Nanoscale coal deformation affects the geomechanics response of coal structure under external stress conditions. In this study, in situ small-angle neutron scattering (SANS) is used to characterize the evolution of nanopore structures under uniaxial compression on an Illinois coal specimen. Porod invariant mapping is used to estimate apparent porosities at different azimuthal angles. Structure-free orientation factors, including the alignment factor and Hermans’ orientation factor, are used to characterize orientation degree in nanopores quantitatively. The nanoscale pore deformation and evolution with stress have not been directly measured before, and the in situ SANS technique offers the unique capability to probe the nanoscale rock deformation. From the results, higher values of apparent porosities are shown near the coal bedding direction. At different azimuthal angles, the apparent porosities increase with increasing uniaxial stress in the elastic deformation range (54–575 bar) for the measured coal. The pore-scale degree of orientation is a size-dependent parameter, and pore orientation along the coal bedding generally increases as pore size increases. The degree of orientation in nanopores on average (in a size range between ~ 2 × 103 Å and ~ 15 Å) tends to increase first and then decreases with increasing stress loading, although different from that of macropores, indicating higher stresses on the nanopore edges along the bedding direction and then on the nanopore body along the normal direction. There is no distinct permanent change of porosity within the measured stress range (0–575 bar) after the stress relief.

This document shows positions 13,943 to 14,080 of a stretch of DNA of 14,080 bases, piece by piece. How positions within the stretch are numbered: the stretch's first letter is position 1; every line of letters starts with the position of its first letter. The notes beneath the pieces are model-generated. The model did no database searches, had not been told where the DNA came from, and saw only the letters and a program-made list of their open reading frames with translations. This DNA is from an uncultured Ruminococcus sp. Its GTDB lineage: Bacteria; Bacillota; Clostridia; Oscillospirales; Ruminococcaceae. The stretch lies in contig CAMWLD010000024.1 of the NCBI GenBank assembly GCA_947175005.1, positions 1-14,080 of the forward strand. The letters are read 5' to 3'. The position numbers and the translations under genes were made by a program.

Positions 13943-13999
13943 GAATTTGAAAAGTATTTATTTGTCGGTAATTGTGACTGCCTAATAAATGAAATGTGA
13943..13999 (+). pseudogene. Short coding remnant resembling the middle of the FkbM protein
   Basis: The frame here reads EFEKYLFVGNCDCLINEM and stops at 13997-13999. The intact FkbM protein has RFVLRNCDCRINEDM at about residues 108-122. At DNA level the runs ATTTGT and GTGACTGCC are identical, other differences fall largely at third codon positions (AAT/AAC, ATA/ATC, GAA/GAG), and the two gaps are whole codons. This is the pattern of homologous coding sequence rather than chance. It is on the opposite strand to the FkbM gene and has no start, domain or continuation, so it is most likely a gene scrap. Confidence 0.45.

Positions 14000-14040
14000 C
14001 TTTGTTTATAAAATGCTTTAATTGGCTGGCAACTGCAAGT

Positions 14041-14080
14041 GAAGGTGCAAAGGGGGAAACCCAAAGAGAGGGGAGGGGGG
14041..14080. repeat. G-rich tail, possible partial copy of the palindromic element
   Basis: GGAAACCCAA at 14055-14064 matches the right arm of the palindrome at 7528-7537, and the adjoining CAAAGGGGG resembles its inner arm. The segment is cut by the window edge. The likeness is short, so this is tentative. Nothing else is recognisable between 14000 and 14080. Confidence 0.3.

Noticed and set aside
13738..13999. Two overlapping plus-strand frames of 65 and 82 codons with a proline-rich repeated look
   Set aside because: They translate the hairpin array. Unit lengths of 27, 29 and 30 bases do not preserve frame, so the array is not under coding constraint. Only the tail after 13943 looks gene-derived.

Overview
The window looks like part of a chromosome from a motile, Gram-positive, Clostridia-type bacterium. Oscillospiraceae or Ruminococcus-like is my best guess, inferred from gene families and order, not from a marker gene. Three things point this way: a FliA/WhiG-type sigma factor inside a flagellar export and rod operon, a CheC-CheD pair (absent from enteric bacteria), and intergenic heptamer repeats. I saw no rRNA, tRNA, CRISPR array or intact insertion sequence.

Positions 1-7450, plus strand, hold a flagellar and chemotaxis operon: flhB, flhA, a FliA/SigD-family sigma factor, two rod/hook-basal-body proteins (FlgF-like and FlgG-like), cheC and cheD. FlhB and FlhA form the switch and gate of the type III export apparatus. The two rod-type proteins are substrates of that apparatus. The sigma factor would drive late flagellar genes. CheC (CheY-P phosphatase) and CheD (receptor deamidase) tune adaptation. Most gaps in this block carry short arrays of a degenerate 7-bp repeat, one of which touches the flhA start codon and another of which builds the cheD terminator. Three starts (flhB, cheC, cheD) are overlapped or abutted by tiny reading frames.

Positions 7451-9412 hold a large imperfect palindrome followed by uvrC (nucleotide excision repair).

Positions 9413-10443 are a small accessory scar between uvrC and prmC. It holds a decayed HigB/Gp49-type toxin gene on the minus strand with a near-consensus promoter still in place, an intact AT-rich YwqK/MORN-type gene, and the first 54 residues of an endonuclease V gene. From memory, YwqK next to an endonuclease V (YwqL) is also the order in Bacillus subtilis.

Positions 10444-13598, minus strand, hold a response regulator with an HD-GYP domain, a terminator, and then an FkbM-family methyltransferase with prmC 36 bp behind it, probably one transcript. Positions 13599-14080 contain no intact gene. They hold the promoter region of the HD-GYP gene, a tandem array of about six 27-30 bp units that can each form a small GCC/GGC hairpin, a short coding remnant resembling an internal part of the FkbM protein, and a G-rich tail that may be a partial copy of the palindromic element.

All Science Journal Classification (ASJC) codes
- Civil and Structural Engineering
- Geotechnical Engineering and Engineering Geology